Maybe it's the owners who need talking to be talked to

ON THE NFL

January 02, 2000|By Vito Stellino | Vito Stellino,SUN STAFF

During his tumultuous six-month tenure as the owner of the Washington Redskins, Dan Snyder has often been compared to Dallas Cowboys owner Jerry Jones.

Maybe it should be the other way around. Jones now seems to be stealing a page from the Snyder book.

He called in about 20 veterans last week to stress the importance of today's game against the New York Giants.

It was similar to Snyder's move of meeting one-on-one with five veterans before the Arizona game.

Quarterback Troy Aikman, who was drafted the year (1989) Jones bought the team, said: "My career has been Jerry's career here. That's the first time he has done that."

His first coach, Jimmy Johnson, wouldn't have tolerated it. Meeting with the players is supposed to be the coach's job.

The late Jim Finks, who built playoff teams in Minnesota, Chicago and New Orleans, used to say the job of the owner is to "own."

The new breed seems to want to coach, too.

Aikman put the best spin on the meeting, saying: "I don't think anyone has ever questioned how passionate Jerry is about the Cowboys and how passionate he is about winning."

Coach Chan Gailey said he had no problem with it. What else was he going to say?

"That's irrelevant whose idea it was," Gailey said as he deflected the questions about the meeting. "Jerry and I talked about it. We talk about everything that happens on the team. I knew exactly what was going on and helped get it set up. I don't have a problem with it. He's the owner."

The reality is it doesn't make much difference if the Cowboys make the playoffs or not. They're 7-8 and have lost seven straight road games. They're not likely to go very far in the playoffs.

But Jones spent $41 million in bonus money this year on an aging team, and he's frustrated.

He doesn't seem to realize or doesn't care he's undercutting his coach and making him appear weak the same way Snyder has done in Washington with Norv Turner.

If the owner doesn't respect the coach, he should find another one and let him coach.

Coaching derby

It's surprising that in the final week of the regular season, only one coach, Pete Carroll of the Patriots, seems to have no chance of keeping his job.

Just a week ago, Bruce Coslet in Cincinnati and Mike Ditka in New Orleans seemed to have one foot on a banana peel.

But Cincinnati owner Mike Brown -- much to the chagrin of wide receiver Carl Pickens -- announced last week that Coslet will be back. And Ditka said he'll be back, although owner Tom Benson hasn't made an announcement.

"I just believe I'll be back," Ditka said. "There's no revelation to it. An angel of the Lord didn't come down and say, `You're going to be back.' I just believe I'm going to be back. I want to be back. And I'll be back."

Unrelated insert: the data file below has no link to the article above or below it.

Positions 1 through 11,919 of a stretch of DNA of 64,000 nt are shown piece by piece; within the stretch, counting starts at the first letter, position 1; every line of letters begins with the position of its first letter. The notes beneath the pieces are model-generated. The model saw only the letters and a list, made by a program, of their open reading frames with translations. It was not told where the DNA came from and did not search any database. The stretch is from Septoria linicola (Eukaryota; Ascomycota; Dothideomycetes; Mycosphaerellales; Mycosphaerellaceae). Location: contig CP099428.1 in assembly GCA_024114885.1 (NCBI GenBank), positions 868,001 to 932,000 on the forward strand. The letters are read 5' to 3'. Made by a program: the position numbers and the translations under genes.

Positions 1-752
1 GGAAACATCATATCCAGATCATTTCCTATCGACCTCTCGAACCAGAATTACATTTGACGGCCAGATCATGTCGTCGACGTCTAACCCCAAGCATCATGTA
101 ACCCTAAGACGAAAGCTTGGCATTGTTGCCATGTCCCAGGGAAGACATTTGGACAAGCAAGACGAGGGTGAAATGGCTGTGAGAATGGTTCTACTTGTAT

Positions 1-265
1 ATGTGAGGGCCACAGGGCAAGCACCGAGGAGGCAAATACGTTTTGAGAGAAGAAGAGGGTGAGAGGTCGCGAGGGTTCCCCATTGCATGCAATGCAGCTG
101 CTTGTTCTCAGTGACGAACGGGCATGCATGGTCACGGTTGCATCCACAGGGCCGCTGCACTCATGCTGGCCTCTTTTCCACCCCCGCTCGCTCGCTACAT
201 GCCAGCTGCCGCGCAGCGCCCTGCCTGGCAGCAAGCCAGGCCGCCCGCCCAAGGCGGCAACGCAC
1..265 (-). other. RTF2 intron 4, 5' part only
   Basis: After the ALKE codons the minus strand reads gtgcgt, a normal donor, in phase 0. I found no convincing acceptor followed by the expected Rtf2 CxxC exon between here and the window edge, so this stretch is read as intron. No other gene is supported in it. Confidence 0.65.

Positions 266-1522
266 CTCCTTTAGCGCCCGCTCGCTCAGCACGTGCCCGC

Maybe he knows Benson doesn't want to eat the final three years of his contract.

In Arizona, Vince Tobin doesn't want to be a lame duck next year and has suggested he'll walk if he doesn't get an extension.

"Are the Cardinals moving in the direction we want to go with me at the helm?" he said. "If that's so, then we'll work it out. If they think not, then I'm sure we'll work it out the other way."

But it remains to be seen if Tobin would really quit. Turner told his friends in Washington for weeks that he was ready to quit because of Snyder's meddling and then quickly climbed back on board when Snyder said last week he'd be back.

Assuming that Gailey in Dallas and Jon Gruden in Oakland keep their jobs, that leaves Johnson in Miami and the Jets' Bill Parcells in unsettled situations. Neither has said if he'll be back.

Parcells has already put the new owner on notice, even though the team's sale hasn't been completed.

"I don't want to work with somebody I don't think knows what he's doing who I'm going to have to answer for," he said.

Overreacting

Even though government officials kept saying Y2K problems weren't going to be serious, the NFL forced all the visiting teams this weekend to travel on New Year's Eve.

The NFL could have made it easier by scheduling the Jets-Giants, Browns-Steelers, Eagles-Redskins and Saints-Falcons this weekend so the teams could have traveled by bus if there were problems.

It's also curious that the Ravens, Cardinals, Rams, Colts, Raiders and Titans had to travel on New Year's Eve.

What do they have in common? They all moved in the last 15 years.

Is that a coincidence? Maybe it's one more price of moving.

Meanwhile, commissioner Paul Tagliabue's two favorite expansion teams, Carolina and Jacksonville, got home games this weekend.

The record

Is John Unitas' record of throwing a touchdown pass in 47 straight games from 1956 to 1960 the most impressive record in the pro football record books?

It certainly may be the toughest to break. Dan Marino is second with 30. He did it from 1985 to '87. Peyton Manning got up to 27, tying for fourth place on the all-time list, before his string ended in Cleveland last week.

When you consider how much more emphasis there is on the passing game these days, it's remarkable that Unitas set it four decades ago.

Baltimore Sun Articles
|
|
|
Please note the green-lined linked article text has been applied commercially without any involvement from our newsroom editors, reporters or any other editorial staff.